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Disruptive Interview Tactics to Improve Quality of Hire

Allie Kelly

As new technologies arise and become standardized, employees need to keep up. Indeed, the very nature of work changes with each new technological development. As a result, the interview tactics HR leaders use to identify top performers also need to change.

In fact, a recent Robert Half survey of chief financial officers found that 65 percent of CFOs find it at least somewhat challenging to identify skilled workers. The harder it is to find talent, the longer open positions will remain unfilled. To cope with this rising challenge, HR leaders are considering disruptive interview tactics.

Puzzle solving

Bringing logic puzzles to the interview process is nothing new. Computer programmers are often faced with coding challenges when they apply for a new position. Because many of today’s top programmers have never set foot inside of a classroom – the technology didn’t exist when they were in college – hiring managers cannot simply look at the candidate’s academic records to determine whether they are qualified. A test is a much more effective way to determine skill level.

But what about positions that require creative problem-solving skills? Written logic puzzles, games and simulations could provide the answer. According to a Knowledge Academy survey, 70 percent of companies said they would be open to assessing candidate’s in an escape room: a type of single-session, role-playing game in which participants are locked in a room filled with clues, with the objective of escaping within a set timeframe.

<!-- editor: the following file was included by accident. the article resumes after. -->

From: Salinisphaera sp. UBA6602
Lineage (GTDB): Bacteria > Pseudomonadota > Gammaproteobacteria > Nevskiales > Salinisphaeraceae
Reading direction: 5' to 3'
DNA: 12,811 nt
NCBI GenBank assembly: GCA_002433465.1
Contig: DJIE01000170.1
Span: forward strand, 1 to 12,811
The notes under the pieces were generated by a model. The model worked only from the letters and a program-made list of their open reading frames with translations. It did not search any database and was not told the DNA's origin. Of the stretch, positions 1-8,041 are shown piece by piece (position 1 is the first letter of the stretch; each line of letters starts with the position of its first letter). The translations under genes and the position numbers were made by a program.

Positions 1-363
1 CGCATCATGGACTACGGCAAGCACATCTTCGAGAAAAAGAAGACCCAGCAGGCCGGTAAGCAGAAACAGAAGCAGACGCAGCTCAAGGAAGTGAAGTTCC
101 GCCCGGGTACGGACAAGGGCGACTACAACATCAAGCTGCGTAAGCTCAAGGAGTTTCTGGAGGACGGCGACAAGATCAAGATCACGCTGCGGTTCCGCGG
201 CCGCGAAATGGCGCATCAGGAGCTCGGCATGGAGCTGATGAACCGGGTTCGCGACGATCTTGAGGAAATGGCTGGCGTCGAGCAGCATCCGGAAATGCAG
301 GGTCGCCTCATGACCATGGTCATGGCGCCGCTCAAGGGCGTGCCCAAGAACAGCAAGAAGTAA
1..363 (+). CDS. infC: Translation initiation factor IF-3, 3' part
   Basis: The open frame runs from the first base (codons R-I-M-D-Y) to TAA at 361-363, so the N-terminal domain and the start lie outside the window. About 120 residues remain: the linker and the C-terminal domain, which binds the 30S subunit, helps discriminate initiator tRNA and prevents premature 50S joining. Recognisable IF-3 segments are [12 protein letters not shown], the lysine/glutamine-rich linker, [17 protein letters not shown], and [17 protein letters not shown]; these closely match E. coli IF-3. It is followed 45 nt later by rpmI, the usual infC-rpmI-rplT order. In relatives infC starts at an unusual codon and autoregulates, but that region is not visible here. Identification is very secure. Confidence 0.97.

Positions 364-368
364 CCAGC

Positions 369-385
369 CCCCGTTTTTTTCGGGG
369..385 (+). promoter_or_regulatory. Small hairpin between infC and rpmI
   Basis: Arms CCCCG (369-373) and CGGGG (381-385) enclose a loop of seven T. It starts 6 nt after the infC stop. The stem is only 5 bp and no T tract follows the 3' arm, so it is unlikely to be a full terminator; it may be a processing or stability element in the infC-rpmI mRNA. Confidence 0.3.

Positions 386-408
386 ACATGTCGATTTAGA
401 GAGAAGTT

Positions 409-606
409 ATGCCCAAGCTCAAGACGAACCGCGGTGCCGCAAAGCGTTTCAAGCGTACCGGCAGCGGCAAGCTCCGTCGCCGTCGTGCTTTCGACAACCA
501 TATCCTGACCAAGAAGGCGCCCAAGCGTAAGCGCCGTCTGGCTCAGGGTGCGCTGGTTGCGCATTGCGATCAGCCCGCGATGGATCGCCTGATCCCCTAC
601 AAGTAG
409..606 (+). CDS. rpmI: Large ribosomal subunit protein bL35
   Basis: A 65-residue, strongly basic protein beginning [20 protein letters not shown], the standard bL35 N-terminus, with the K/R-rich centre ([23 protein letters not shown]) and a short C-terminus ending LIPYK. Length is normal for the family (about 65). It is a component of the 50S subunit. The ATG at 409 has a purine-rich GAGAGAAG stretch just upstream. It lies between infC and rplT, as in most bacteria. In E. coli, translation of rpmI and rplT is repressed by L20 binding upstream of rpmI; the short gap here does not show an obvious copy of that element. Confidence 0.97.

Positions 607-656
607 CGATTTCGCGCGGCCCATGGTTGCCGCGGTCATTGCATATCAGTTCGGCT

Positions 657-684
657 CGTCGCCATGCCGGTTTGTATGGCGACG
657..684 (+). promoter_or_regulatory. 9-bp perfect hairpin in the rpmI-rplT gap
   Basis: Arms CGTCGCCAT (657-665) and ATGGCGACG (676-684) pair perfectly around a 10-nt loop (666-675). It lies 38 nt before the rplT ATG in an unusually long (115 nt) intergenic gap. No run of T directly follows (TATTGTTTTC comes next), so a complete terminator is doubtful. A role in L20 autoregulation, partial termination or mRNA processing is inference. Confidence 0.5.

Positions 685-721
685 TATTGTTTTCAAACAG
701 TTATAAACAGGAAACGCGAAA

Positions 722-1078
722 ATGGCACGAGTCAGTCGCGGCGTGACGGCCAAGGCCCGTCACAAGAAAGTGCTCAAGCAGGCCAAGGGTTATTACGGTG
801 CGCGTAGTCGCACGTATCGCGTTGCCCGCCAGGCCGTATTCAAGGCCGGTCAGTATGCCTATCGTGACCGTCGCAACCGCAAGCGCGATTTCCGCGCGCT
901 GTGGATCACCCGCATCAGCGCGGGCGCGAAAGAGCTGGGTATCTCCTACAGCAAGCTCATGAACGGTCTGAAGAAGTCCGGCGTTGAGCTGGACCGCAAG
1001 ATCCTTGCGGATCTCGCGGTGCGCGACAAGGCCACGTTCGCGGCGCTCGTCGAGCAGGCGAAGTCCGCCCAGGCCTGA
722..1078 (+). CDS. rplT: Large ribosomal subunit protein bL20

Other logic-based and strategy games could prove useful in an interview scenario. As virtual reality not only becomes more affordable, but also more commonplace, interviewers may be able to use the technology to run simulations of work-related challenges. Anyone who is familiar with Star Trek’s famous Kobayashi Maru training exercise will understand how simulations can help participants demonstrate their skills in a protected environment.

Focused questions

Interview questions that require long-form answers are another disruptive tactic stakeholders can use to find talent. An example prompt might look like this: “Describe in detail a difficult problem you’ve faced at work and how you worked to deal with it.”

This question gives the interviewee the ability to consider a relevant challenge from their past and describe the thought processes and skills used to bring the challenge to a solution. These questions could be posed in either verbal or written form.

Additionally, leveraging tools like knockout questions can easily narrow down your candidate pool. By selecting the criteria you know is critical to the role, resumes without these skills will automatically be disqualified from the process. This could save the hiring teams significant time and resources.

Involved stakeholders

It’s critical to involve multiple departments in the hiring process. Sure, HR knows all of the job descriptions, but have they actually performed the job? No one knows more about a job than someone who has had to sit down for eight hours a day, five days a week and do the job. At least one of the interviewers should always be someone with first-hand experience.

To summarize, hiring stakeholders should consider:

  • Adapting puzzle and logic games to the interview process.
  • Asking questions that require long-form answers.
  • Involving experienced workers in the interview process.

If you’re interested in learning more about how to jazz up your interview process, try JazzHR for free today!

Allie Kelly


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